Schools can provide structure, time for boys to play rough-and-tumble games and better literacy programs, writes Hymowitz. But it’s not clear what will work for boys growing up without fathers — in places where “fathers — and men more generally — appear superfluous.”

How black, Latino males succeed

Black and Latino males who are doing well in high school credit their parents’ high expectations, relationships with caring teachers, a respectful, college-going culture in their high schools and a desire to get out of poverty.

Succeeding in the City, a study by Penn Education Professor Shaun Harper, is based on interviews with New York City juniors and seniors with a B average or higher in college-prep classes. All were engaged in school activities and planning to enroll in college.

Two-thirds of the students’ mothers and three-quarters of their fathers lacked any college degree. However 45 percent lived with two parents, which is above average for low-income urban neighborhoods.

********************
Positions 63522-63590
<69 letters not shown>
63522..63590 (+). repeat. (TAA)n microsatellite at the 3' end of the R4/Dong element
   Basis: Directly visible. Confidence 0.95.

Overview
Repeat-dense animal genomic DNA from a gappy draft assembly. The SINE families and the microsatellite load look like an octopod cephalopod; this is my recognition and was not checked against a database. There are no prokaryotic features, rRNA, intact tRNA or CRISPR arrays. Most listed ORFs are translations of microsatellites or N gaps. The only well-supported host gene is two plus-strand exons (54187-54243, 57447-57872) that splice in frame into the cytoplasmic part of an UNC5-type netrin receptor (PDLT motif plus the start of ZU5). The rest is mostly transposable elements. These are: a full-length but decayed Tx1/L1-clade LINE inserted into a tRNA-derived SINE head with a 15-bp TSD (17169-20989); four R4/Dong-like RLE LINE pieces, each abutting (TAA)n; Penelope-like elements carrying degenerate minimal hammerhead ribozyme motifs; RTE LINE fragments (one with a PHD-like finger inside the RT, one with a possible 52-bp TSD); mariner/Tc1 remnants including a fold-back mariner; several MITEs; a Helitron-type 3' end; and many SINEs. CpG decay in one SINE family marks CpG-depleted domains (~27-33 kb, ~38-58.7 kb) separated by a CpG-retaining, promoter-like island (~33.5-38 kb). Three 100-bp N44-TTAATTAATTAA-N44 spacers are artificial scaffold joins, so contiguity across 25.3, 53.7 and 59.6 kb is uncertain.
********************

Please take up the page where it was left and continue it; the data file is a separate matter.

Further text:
“Staying on track can mean staying indoors,” writes Emily Richmond in The Atlantic.

When asked how they avoided being drawn into gang activity in their neighborhoods, many of the students said their parents prohibited all outdoor activity after dark. Some students said that having a reputation as a serious scholar headed for college actually protected them from gang conscription. Many of the respondents also stayed on campus long after classes ended for the day in order to do their studying and hang out with friends, often as a means of avoiding the disruptive neighborhood environment.

Harper also tracked 90 young male black and Latino college students from the same high schools. “Students said they had difficulty with time management–in high school, teachers were careful not to overload students with competing assignments due on the same day, and a student who asked for an extension would likely get one.”

All the high school students could name a teacher who’d helped them succeed. None of the college students could name a supportive professor.

Chicago closes 50 schools

Chicago is closing 49 elementary schools and one high school. All are underenrolled and underperforming.  Most are in black neighborhoods.